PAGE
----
Obscure Groups from the late 60s and early 70s that should have done so much better!

edited June 2021 in General
You hear a fantastic group from that period of greatest rock innovation (late 60s/early 70s) whose album(s) didn't sell well and they then just faded into obscurity. Don't you ask yourself why!?

Also, there's nothing better than being introduced to an extraordinary album by a band that you have never heard of.

Here's my example to start things off, "Jonesy" and their outstanding 1972 album "No Alternative".

AMG says "No Alternative was Jonesy's debut album, and its title track best summed up their aspirations of fusing improvisational jazz to prog rock with barely a thought to commercial consequences". Some people compare them to early King Crimson. 



Looking forward to seeing all your examples.



  • edited June 2021
    This is totally the wrong decade, but I immediately thought of the album Alone Alone by Hungry Ghosts:

    I found it in the midst of the post rock binge of a couple of decades ago (goodness, that long already). It has a haunting, lugubrious, swaying, world-weary feel that stood out amid all the usual soft-loud theatrics. It's rather old-western-movie-ish. Sometimes it sounds as if a lethargic and faded version of Explosions in the Sky jammed with Labradford's ominous atmospherics accompanying. Sometimes it's more Dirty Three, with a plaintive fiddle reaching for tonality. In between are short abstract soundscapes. It evokes dusty, abandoned buildings. For me it just works. For a taster, I recommend giving the track Trying to Lift a Rock with a Bottle on Your Head a listen.

    They had released a previous album and EP that I don't think made any impression, then this in 2000. This video of one track has had 11 million views:

    Then nothing. This great album, then silence.

    Good thread idea. Sorry for hijacking the date range. (I can move it to another thread if you'd rather preserve the timeline).

  • edited June 2021

    John Handy albums songs playlists  Listen on Deezer
    John Handy - "Live at the Monterey Jazz Festival"
    An outstanding ensemble that highlighted the often overlooked west coast avant-garde jazz scene.  The album has three long-form pieces that highlight Handy's talent at flooding the rifts between free form expressions with a fluid harmonic quality.  Despite being one of the greatest live jazz recordings ever, and despite some subsequent critical prestige earned 30-50 years after its 1966 release date, this recording still is barely known at all by the jazz community... including people who typically stick solely to the avant-garde and free improv sections of the jazz aisle.
    After another solid album from this ensemble, Handy switched things up a little after this with the New View recordings, which included Bobby Hutcherson and Pat Martino among the personnel.  Despite being on Columbia, they just never seemed to catch fire like some of their east coast counterparts.  Later, Handy had some regrettable recordings in the 70s/80s that fell squarely in cheesy fusion territory.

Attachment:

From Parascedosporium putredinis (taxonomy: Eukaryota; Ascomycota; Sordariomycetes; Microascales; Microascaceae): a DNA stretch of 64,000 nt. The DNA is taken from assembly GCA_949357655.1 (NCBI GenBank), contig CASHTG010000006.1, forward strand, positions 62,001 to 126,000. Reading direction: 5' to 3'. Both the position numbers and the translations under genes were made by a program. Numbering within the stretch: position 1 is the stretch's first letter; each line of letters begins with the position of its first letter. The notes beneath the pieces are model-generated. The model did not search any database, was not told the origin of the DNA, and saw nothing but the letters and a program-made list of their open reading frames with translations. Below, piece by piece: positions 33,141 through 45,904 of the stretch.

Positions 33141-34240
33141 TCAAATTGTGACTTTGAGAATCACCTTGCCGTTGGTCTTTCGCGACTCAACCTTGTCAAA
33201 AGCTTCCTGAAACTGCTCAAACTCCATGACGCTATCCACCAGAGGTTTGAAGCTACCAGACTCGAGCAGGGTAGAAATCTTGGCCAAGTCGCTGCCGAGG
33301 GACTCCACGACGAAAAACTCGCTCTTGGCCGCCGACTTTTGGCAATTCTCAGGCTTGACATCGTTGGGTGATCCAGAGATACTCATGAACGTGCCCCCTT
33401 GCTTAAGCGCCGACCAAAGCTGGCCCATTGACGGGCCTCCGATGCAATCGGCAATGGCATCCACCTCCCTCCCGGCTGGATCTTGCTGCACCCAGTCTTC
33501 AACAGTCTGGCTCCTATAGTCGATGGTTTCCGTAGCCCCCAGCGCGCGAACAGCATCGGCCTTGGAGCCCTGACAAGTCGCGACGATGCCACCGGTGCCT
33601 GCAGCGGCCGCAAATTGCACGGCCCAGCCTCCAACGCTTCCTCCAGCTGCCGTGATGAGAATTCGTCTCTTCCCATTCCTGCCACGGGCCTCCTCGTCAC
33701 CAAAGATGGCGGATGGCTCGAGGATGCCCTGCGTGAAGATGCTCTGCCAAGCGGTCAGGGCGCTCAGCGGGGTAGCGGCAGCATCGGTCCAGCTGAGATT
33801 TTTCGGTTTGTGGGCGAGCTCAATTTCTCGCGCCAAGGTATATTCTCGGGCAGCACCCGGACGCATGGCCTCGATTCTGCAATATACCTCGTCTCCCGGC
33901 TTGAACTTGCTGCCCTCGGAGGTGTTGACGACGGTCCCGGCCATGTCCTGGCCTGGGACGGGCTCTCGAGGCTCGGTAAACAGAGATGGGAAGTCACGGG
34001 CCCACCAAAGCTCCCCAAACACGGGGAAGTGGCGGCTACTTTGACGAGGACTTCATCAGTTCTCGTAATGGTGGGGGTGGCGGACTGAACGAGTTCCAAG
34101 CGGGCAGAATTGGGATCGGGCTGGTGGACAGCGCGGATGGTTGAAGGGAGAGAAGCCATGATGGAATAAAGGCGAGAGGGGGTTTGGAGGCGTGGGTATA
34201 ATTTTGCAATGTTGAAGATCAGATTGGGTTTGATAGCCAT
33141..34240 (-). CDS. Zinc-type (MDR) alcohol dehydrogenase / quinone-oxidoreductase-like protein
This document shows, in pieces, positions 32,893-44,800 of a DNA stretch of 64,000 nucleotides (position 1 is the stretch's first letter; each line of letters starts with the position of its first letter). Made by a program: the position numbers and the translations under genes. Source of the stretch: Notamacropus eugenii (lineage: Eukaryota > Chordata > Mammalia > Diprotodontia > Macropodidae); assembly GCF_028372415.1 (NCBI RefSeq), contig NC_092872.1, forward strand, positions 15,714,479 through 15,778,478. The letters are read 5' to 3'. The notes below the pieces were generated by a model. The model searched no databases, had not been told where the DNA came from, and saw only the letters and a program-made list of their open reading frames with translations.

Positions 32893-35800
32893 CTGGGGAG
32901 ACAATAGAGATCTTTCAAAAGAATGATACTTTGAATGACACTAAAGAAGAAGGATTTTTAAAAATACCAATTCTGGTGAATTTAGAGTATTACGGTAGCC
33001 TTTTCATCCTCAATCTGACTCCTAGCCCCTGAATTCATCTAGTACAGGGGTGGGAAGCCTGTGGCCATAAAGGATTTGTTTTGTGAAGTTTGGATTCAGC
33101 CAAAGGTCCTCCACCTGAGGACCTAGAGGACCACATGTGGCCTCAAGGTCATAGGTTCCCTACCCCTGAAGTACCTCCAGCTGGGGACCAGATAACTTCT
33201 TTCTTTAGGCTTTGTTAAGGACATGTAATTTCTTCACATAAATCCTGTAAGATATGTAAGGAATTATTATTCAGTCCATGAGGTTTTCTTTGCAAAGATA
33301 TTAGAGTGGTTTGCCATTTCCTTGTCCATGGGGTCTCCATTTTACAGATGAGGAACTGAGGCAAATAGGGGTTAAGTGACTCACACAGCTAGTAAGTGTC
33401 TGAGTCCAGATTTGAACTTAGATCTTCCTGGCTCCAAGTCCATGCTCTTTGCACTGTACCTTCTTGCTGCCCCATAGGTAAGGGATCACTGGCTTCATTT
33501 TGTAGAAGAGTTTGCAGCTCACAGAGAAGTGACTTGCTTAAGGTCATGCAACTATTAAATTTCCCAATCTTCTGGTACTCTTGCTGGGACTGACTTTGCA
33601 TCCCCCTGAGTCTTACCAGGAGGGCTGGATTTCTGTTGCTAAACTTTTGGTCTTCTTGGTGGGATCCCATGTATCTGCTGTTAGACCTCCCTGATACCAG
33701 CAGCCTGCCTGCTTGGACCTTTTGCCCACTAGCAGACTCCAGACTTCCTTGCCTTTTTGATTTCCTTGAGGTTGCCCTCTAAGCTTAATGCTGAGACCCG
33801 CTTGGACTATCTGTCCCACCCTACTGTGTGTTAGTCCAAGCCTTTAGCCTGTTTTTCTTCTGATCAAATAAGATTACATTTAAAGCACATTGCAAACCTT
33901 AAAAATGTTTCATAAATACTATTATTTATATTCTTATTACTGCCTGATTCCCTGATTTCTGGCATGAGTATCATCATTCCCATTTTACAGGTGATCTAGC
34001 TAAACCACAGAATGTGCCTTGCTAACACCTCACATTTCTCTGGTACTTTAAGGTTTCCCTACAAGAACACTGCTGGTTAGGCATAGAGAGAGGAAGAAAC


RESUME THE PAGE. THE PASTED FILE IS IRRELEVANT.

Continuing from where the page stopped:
But the Monterey album?  I would have a difficult time leaving it off my top ten classic jazz recordings of all time.

  • Great start to a thread…both “No Alternative” and “Alone, Alone” are just as you described, and I would never have stumbled upon them otherwise.  I’m all ears for these kinds of suggestions, trusting your tastes and the forum itself.

    AMG made me think I searched the wrong Hungry Ghosts, as in one of their not infrequent errors they treat “Alone, Alone” as an EP that doesn’t show in their discography without clicking again.  My guess is they were too good at post rock too early and apparently didn’t stick around for it to get “popular”.  Seems to be very well regarded among those who know it, though.  https://www.allmusic.com/album/alone-alone-mw0000065721  

    If sticking to the 60s & 70s, I won’t have much to contribute since losing my vinyl 15 years ago.  If all decades up to this one (I figure things need at least a year or a few to be considered obscure) may be included, that’s my podcast’s focus, but I intend to stay 90% in the 21st century.  I’m sure I can scrounge up some 90s examples that I will eventually feature if still podcasting in 5-10 years.

    Also curious to know what you all think is criminally underappreciated.  

  • edited June 2021
    @Germanprof only too happy for us all to include anything that is obscure! Particularly if the albums are of the high standard of “Alone Alone”.

    @jonahpwll the John Handy Monterrey album is also outstanding.

    @omnifoo your contributions are most welcome too.
  • edited June 2021
    "Sandrose" 1972 album by Sandrose. Came across it for the first time last week.

    From Progarchives, "Of all the early French prog records, this one is probably the highest rated".


  • Listening to Sandrose now…the vocalist is a bit yelpy, but there’s definitely a lot going on with it musically…I definitely prefer the instrumental passages.

    Among the oldest on my list to feature eventually as “album picks” for my podcast are the two by once-hyped Man Jumping from the mid-80s.  On Eno’s label, I go back and forth on whether these are dated and cheesy or unappreciated genius for mixing jazz, world, electronica, and even some “pop” here and there well before technology made this kind of ambition a lot less messy and rough around the edges.   

    The few raters on AMG do not appear to share my doubts, but it’s pretty clear their experimentation went nowhere commercially, “discographically”, and in terms of being remembered.   https://www.allmusic.com/artist/man-jumping-mn0000566892/discography  

  • You hear a fantastic group from that period of greatest rock innovation (late 60s/early 70s) whose album(s) didn't sell well and they then just faded into obscurity. Don't you ask yourself why!?

    Not to sound dismissive or anything, but for that period... in about 90 percent of cases the answer to the question of "why" is going to be "major-label contracts."